Power supply question? Negative and positive power

Discussion in 'General Electronics Chat' started by wifiguru10, Oct 16, 2015.

  1. wifiguru10

    Thread Starter New Member

    Oct 16, 2015
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    So I have a stack of unused 1150w power supplies.
    They input 110v and output 12V@25A and -52V@16A. That's 300W on the 12V side and 830ish on the -52V side.


    So my goal is to power a remote device with 24V @ 40A, using the thinnest cable possible. That's about 900W, only really need 20A but 40 is the goal.

    My question is for the genius's out there, and possibly to keep me from killing myself.

    Logic tells me that i can get a combined power differential of 64V if i wire + to the 12V+, and - to the + on the 52V side. But if one side provides 300W and the other side provides 900W, will i have an issue if I draw too much current? (read: Will the 12V side "blow" above 300W of current?)

    Second question. Would it be better to run two power supplies in serial and run -104V through the cable? or in parallel for more amperage and @ -52V. Assuming on the other side i have a power supply that can handle 19-72VDC OR 72-144VDC (depending on part number). Since it's negative voltage, i'd just swap polarities at the DC-DC converter at the other side.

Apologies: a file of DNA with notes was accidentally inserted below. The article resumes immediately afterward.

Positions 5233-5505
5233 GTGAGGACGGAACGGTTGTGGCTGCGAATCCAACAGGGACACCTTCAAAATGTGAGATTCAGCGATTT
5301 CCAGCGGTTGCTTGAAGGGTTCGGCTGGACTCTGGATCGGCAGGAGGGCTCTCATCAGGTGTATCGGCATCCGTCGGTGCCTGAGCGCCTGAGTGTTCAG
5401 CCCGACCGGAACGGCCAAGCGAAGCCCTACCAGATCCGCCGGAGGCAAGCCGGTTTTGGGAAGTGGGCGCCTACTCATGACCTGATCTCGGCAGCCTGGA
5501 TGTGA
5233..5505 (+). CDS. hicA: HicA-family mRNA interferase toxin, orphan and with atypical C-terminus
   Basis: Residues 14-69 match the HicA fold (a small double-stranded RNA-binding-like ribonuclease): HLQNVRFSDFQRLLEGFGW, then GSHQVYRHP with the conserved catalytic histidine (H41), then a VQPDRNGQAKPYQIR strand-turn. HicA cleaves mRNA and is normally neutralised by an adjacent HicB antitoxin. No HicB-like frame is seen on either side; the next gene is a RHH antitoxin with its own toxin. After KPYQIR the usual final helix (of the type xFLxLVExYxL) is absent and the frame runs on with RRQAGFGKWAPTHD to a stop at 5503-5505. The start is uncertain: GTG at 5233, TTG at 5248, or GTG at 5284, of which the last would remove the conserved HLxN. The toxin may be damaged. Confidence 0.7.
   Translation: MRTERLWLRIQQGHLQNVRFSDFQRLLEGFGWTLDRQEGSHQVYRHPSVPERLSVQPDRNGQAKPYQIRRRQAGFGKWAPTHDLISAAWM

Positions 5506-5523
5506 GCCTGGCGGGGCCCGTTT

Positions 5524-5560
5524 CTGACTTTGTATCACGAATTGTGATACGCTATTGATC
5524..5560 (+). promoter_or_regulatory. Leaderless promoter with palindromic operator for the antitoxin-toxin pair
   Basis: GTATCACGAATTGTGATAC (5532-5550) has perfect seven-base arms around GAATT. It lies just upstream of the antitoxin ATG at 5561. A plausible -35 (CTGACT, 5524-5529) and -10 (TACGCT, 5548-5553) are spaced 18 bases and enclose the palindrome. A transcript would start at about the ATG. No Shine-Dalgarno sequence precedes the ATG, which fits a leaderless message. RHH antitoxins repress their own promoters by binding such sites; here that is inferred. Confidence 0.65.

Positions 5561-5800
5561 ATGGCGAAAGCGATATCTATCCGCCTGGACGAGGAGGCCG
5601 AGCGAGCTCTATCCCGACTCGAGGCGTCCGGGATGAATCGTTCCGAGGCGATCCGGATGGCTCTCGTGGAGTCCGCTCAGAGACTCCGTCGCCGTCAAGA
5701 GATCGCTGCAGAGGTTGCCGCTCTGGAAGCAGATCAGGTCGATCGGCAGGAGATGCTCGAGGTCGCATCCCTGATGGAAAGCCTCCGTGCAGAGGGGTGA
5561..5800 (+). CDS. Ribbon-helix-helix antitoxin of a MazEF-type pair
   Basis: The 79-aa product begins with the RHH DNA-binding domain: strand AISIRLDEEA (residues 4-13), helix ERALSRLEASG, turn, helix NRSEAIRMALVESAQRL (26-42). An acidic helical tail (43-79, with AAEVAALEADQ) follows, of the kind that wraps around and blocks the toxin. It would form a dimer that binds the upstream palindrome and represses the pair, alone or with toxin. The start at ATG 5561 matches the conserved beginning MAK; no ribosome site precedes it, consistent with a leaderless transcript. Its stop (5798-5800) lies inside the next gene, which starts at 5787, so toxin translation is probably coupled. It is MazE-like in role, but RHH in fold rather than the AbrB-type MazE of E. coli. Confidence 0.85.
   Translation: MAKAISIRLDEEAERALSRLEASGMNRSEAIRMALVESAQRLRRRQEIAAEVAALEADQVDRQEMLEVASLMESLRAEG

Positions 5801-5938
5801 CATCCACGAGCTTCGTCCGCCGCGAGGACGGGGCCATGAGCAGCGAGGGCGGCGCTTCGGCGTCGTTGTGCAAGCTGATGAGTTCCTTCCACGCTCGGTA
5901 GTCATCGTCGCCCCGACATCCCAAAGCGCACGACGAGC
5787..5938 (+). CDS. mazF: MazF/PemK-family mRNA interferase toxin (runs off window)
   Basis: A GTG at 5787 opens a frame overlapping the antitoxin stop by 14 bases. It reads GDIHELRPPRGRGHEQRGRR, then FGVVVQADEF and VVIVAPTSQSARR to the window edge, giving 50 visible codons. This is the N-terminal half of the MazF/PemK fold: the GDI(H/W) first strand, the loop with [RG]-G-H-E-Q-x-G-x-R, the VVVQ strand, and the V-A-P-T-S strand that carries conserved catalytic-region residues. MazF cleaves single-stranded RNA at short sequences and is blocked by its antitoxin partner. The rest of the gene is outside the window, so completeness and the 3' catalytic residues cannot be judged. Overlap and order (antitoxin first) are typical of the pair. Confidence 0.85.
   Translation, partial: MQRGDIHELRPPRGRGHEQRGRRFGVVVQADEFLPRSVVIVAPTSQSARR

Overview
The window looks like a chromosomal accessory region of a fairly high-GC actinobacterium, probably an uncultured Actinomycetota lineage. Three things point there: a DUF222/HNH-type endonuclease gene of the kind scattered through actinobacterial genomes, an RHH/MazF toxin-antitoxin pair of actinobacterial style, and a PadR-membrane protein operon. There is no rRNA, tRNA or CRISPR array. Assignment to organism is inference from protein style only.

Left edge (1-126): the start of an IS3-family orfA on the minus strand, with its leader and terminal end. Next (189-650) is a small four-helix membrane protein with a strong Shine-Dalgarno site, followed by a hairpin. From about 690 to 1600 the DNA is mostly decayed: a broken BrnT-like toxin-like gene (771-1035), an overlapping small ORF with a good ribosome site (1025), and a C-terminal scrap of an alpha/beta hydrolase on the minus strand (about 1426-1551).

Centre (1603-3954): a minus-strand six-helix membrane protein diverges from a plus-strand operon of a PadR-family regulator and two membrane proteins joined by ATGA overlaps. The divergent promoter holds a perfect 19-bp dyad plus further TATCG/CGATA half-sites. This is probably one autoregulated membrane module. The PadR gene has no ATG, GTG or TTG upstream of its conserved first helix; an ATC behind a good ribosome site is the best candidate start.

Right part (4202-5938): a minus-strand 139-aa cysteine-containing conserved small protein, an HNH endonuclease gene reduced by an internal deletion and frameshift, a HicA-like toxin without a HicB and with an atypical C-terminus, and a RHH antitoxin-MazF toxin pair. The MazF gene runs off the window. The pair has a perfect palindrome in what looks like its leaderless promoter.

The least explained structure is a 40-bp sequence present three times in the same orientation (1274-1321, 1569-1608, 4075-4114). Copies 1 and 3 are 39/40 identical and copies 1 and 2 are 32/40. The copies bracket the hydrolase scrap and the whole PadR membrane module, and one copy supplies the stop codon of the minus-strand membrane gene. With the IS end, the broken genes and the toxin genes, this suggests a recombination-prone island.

Also cable thickness, I know that there's voltage drop over distance, so i guess running 104V would be better since it's lower amperage. But as far as using the thinnest cable possible, would i run three in series to get to 160V and let the cable loss bring it down in the 144VDC range.

    Cable length would be 100-200'. Looking for as thin as possible, to make this work. What gauge wire would be recommended?